When a bank forecloses on a person’s house and it is a different bank than the one the person signed the promissory note with, the new bank claims that their physical possession of the note that says, “Endorsement (in blank, meaning to no one),” but signed by the bank who originated the note proves that the new bank now owns the note. An endorsement in blank means whomever has the note in their hand owns it. But it has to be the original note. It’s like finding a signed check that is made out to no one. Whoever possesses it can cash it. So the trick is to get your hands on as many of these notes as possible. Especially if the note is for your own house.  So search for these notes. Walk through the bank and or the lawyer’s offices of the people foreclosing on you and grab the note off their desk or in their filing cabinet or anywhere else you can find it. In fact, when the Bank files the original note with the clerk’s office anyone who takes it out of the file is now the owner of the note.  It won’t be considered a theft since the endorsement is blank. You can legally say: Finders keepers, losers weepers.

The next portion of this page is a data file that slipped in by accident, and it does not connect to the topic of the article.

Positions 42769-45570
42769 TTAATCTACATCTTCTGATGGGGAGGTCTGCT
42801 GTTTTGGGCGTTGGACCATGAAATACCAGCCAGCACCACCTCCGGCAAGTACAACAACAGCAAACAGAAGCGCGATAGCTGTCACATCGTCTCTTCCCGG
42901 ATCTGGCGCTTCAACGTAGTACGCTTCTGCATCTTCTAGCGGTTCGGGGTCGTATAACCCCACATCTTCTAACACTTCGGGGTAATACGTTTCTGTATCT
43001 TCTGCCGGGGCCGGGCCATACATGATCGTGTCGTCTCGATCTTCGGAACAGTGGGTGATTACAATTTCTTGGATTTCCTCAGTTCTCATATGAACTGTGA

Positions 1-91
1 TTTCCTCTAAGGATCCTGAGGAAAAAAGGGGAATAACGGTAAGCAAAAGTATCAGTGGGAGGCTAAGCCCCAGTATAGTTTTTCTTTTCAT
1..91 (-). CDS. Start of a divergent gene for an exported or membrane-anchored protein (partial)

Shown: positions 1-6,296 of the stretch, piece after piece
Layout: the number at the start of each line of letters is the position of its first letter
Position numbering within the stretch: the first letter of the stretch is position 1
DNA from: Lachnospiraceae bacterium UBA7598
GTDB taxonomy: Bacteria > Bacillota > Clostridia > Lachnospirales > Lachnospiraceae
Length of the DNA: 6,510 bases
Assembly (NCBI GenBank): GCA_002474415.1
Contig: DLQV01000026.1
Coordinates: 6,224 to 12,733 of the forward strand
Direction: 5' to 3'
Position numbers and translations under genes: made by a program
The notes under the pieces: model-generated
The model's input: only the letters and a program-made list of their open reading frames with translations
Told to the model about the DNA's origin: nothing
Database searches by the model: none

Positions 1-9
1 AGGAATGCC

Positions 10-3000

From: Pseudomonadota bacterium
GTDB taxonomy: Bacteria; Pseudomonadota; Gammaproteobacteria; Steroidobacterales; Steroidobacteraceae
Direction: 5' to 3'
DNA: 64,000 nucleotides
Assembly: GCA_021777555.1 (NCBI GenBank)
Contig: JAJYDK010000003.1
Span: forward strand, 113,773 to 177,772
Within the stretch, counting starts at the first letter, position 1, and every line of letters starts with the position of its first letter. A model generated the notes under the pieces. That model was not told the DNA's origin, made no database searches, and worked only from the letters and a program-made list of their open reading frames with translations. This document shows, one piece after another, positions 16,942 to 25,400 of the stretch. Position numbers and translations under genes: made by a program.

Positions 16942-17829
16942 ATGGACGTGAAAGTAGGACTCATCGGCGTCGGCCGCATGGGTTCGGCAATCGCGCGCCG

Another neat trick to try is when the Bank’s attorney is getting ready to introduce the blank endorsed note into evidence is for you ask to take a look at it (which you are always allowed to do to make sure it is what the other side is claiming it is), and then once you have it in your hand don’t give it back. Then say, “Gotcha!” Because now you own the note and they can no longer foreclose on your home.

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